Borneo Evangelical Mission – Aims, Motivations and Outcomes
Part 4

Parts 1 and 2. A brief history of the Mission
Part 3. Aims, motives, principles and methods of the BEM


Part 4. Features in the emergence of the indigenous church


4.1 The political climate

The political climate in Borneo over the life of the BEM made a significant contribution to the rise of the indigenous church. Under the White Rajahs, Sarawak had been protected from European commercial exploitation and left in the hands of smallholders with virtually no large European owned estates. This would seem to have largely removed any potential for the alignment of the missionaries or the Christian faith with colonialist ambitions as has happened elsewhere. Moreover, the BEM missionaries never felt they had the security of tenure in Borneo and knew that their opportunity could be ended at any time. Political factors such as the Japanese occupation, the 1962 Brunei Rebellion followed by confrontation with Indonesia, and later the restrictions placed on foreign sojourn by the Malaysian government added great urgency to their plans for the establishment of the indigenous church.

4.2 Dynamics of tribal conversion

For the inland peoples of Borneo, conversion to Christianity could not be anything less than a far-reaching corporate affair which affected the totality of life. Many stories (see some of the books listed here) illustrate the importance of group conversion and the role of tribal chiefs in the decision to abandon old customs and to adopt new ways. Often it was the conversion of the Penghulu (head man) which resulted in a mass movement of the whole people to Christianity.

Acceptance of a new way of life was not based on abstract truth claims but on demonstrated ability to provide viability and spiritual power. (This is borne out, for example, in the stories relating to the journey to faith of a Kayan longhouse told by Bray, Longhouse of fear and Longhouse of faith.) The missionaries needed to show how Christ related to the peoples’ struggle for food, shelter, and protection from the evil spirits which were seen as threats to their very existence. Every detail of life was dominated by the superstitions and taboos of animism. Birds, animals, and dreams were taken as omens which regulated all of life’s activities, and ceremonies were undertaken for the propitiation and solicitation of the spirits. This often created a vicious cycle of poverty, disease, poor health, and social breakdown.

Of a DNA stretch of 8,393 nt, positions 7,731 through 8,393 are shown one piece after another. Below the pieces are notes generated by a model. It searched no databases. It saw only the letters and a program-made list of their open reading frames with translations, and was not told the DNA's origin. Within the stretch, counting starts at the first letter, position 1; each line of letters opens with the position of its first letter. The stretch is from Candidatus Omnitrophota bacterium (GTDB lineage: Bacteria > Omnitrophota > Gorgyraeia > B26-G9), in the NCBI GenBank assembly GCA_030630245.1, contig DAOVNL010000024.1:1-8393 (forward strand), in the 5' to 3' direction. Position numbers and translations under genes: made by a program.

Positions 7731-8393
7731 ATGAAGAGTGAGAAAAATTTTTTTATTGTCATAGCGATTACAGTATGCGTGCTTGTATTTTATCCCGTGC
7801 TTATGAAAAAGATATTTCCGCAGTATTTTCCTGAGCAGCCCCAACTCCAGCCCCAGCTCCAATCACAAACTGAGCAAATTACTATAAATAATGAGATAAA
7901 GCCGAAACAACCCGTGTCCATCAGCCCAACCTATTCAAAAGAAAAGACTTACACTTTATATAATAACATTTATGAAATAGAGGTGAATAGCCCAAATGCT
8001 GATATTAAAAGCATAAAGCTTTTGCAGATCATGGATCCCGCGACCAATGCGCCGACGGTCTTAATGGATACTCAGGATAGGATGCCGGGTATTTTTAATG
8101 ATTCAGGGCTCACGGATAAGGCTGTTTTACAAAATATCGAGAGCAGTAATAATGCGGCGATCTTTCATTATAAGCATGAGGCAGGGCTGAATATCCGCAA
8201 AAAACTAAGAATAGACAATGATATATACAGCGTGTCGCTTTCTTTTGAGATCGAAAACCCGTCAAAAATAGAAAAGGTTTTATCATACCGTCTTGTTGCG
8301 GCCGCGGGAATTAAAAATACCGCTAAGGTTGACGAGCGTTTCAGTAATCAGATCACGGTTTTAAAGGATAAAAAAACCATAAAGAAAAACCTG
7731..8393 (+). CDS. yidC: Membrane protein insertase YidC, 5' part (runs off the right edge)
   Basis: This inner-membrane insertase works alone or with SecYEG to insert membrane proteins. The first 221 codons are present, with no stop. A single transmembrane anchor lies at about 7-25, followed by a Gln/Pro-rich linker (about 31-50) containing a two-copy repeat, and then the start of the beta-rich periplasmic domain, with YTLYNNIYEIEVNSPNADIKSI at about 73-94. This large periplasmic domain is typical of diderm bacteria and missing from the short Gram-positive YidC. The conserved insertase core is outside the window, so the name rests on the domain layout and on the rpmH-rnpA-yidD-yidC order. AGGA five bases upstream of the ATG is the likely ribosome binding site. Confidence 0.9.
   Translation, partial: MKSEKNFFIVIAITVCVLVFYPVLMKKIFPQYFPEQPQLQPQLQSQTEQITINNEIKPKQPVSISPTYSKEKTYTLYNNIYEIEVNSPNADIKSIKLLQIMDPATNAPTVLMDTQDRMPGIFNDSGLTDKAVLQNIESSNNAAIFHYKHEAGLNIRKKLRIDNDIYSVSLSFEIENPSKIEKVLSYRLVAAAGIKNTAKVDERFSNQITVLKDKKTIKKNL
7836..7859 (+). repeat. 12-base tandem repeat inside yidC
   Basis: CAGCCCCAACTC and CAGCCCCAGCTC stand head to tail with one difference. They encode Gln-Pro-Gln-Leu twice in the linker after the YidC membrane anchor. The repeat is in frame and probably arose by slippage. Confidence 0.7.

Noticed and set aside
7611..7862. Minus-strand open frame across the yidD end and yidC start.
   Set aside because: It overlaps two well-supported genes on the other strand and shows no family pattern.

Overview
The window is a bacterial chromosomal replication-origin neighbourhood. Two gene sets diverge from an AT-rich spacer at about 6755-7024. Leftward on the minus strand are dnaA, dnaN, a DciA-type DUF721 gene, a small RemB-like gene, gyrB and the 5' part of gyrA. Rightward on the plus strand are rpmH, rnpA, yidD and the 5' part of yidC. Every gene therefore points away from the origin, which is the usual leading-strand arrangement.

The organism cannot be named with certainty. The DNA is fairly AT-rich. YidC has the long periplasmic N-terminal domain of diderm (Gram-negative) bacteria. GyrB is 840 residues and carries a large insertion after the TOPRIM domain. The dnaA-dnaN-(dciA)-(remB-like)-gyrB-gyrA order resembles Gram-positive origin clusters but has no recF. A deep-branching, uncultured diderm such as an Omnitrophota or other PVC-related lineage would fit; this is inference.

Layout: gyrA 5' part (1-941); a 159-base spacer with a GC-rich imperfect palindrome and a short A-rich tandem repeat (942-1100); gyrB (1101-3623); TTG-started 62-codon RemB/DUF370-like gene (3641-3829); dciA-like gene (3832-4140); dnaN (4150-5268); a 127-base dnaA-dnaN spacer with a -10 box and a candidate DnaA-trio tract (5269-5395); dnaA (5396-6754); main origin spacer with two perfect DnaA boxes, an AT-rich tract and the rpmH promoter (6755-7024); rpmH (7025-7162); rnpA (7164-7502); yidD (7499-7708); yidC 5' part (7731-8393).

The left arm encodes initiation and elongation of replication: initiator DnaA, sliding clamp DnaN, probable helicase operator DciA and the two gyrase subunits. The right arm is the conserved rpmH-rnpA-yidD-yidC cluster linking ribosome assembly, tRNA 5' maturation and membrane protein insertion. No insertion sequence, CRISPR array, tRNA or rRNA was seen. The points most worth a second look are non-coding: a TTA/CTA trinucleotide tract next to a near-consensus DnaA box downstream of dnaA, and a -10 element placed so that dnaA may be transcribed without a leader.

“(The enemy) not only holds men and women in spiritual darkness, he is determined to ruin their bodies as well.” (Bill and Shirley Lees, Is it sacrifice?, 75-76.) So, for instance, the rice crop would not be planted or even harvested because of an omen. (Nightingale, One way, 90.)

The circuit breaker for change therefore was being persuaded that “the Lord Jesus is mightier than all the powers of darkness” (BEM, Elusive Borneo, 14), and therefore breaking with the complicated systems of taboos and fetishes which had governed their lives. Often this spiritual confrontation was demonstrated with powerful signs such as protection from evil spirits, healings, and even some reported raisings of the dead. In consequence of this, some features of Bornean faith have been a simple trust in God for daily protection and provision of needs through direct intervention, and expectation of the Holy Spirit being manifested in powerful signs. The coming of the gospel was seen to have brought social and economic benefits which contributed to further change in lifestyle.


4.3 Indigenous people movements and revivals

In many cases the initial movements of various people groups to Christ and subsequent revivals took place quite independently of the missionaries. The Lun Bawang became the paradigm of the “spontaneous” people movement and also a powerhouse for propagation of the gospel among other people groups. The strength of their church is ascribed to the fact that “the ‘fire’ began its phenomenal spread among this tribe, motivated, not by Western funds and prestige, but by the power of the Holy Spirit” (Ken Nightingale, Headhunter’s daughter, 7). Part of these indigenous people movements was the call of Bornean Christians to participate in leadership and mission to other tribes. Again the Lun Bawang were a model of taking initiative in leadership of the church and in going as missionaries to neighbouring peoples. (Even for the Lun Bawang this work was not without its cross-cultural stresses!) Having seen their own tribe safely turn from all the paraphernalia of animism, they were able to give testimony to the keeping and transforming power of Christ and reassure converts in these new tribes as they destroyed their charms and fetishes. It is also significant that the established Church was periodically renewed and reinvigorated by revivals such as those of the early 1970s which began in the interior and spread to the coastal towns.